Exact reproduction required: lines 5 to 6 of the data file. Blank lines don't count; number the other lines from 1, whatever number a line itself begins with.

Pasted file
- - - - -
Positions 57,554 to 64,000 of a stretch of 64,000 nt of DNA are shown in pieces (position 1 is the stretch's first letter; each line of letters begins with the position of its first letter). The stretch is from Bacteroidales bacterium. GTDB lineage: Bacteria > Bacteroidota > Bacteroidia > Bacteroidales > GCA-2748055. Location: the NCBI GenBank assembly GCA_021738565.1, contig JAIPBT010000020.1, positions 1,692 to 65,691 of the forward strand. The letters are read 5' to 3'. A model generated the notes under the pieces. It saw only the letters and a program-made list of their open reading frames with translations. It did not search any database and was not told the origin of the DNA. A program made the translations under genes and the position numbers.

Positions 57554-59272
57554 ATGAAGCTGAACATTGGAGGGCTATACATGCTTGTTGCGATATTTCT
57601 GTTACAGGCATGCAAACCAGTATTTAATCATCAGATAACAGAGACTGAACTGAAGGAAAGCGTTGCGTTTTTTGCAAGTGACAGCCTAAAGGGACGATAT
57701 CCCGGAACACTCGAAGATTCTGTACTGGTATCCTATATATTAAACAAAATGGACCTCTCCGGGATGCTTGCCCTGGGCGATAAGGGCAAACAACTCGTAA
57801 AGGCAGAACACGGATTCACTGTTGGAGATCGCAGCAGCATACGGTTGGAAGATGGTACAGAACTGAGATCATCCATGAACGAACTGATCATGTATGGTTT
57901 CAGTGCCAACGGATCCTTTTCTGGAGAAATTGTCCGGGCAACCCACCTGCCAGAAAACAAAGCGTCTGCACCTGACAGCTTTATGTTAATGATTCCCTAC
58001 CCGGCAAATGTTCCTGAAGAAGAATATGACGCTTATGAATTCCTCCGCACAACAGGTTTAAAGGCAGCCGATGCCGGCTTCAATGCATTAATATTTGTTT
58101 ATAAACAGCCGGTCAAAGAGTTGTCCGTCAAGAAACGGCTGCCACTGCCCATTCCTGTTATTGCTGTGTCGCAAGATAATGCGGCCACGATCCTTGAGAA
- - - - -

57701 CCCGGAACACTCGAAGATTCTGTACTGGTATCCTATATATTAAACAAAATGGACCTCTCCGGGATGCTTGCCCTGGGCGATAAGGGCAAACAACTCGTAA
57801 AGGCAGAACACGGATTCACTGTTGGAGATCGCAGCAGCATACGGTTGGAAGATGGTACAGAACTGAGATCATCCATGAACGAACTGATCATGTATGGTTT